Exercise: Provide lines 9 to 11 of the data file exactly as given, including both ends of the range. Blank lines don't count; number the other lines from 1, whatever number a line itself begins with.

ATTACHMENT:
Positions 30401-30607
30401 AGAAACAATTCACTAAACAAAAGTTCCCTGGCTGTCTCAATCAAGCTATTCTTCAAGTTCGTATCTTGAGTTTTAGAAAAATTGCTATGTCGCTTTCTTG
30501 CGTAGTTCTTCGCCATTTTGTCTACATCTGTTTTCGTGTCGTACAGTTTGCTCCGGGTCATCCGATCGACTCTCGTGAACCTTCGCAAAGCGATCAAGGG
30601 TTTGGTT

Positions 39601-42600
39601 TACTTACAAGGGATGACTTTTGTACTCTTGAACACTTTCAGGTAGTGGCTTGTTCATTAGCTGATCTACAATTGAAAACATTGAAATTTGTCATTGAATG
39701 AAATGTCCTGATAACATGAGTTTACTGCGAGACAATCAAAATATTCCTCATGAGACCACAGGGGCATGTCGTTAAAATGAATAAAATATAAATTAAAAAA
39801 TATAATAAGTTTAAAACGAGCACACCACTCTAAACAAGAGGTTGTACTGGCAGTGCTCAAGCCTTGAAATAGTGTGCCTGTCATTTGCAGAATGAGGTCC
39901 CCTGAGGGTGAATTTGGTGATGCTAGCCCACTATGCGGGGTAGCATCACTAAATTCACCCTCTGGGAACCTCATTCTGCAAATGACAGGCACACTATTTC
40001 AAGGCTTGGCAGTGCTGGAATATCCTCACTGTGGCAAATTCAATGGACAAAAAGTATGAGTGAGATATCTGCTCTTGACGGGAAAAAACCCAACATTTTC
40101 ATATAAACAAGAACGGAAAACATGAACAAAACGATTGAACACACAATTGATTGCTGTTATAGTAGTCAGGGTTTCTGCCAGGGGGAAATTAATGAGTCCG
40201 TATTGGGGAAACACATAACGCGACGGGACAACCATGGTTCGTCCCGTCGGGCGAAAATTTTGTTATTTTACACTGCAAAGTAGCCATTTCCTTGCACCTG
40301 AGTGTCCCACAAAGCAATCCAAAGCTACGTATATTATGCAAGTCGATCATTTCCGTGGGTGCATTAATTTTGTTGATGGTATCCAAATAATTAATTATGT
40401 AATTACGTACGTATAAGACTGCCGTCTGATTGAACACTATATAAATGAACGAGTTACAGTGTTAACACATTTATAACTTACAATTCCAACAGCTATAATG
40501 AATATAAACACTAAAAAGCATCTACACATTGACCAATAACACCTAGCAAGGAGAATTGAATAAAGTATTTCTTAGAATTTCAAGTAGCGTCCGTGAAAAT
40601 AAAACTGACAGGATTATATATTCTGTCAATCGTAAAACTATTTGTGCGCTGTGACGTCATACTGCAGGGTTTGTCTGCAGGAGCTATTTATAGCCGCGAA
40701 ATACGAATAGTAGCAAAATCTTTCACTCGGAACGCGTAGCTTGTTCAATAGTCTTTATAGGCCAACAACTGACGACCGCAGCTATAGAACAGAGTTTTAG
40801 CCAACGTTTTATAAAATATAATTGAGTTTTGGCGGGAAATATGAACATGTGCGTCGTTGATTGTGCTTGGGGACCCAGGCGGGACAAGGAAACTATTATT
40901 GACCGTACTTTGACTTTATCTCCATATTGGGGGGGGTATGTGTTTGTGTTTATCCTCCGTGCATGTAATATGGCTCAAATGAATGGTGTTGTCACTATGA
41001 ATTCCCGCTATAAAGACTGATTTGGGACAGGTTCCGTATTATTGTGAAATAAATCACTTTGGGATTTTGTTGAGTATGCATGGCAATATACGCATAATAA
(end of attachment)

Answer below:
39901 CCTGAGGGTGAATTTGGTGATGCTAGCCCACTATGCGGGGTAGCATCACTAAATTCACCCTCTGGGAACCTCATTCTGCAAATGACAGGCACACTATTTC
40001 AAGGCTTGGCAGTGCTGGAATATCCTCACTGTGGCAAATTCAATGGACAAAAAGTATGAGTGAGATATCTGCTCTTGACGGGAAAAAACCCAACATTTTC
40101 ATATAAACAAGAACGGAAAACATGAACAAAACGATTGAACACACAATTGATTGCTGTTATAGTAGTCAGGGTTTCTGCCAGGGGGAAATTAATGAGTCCG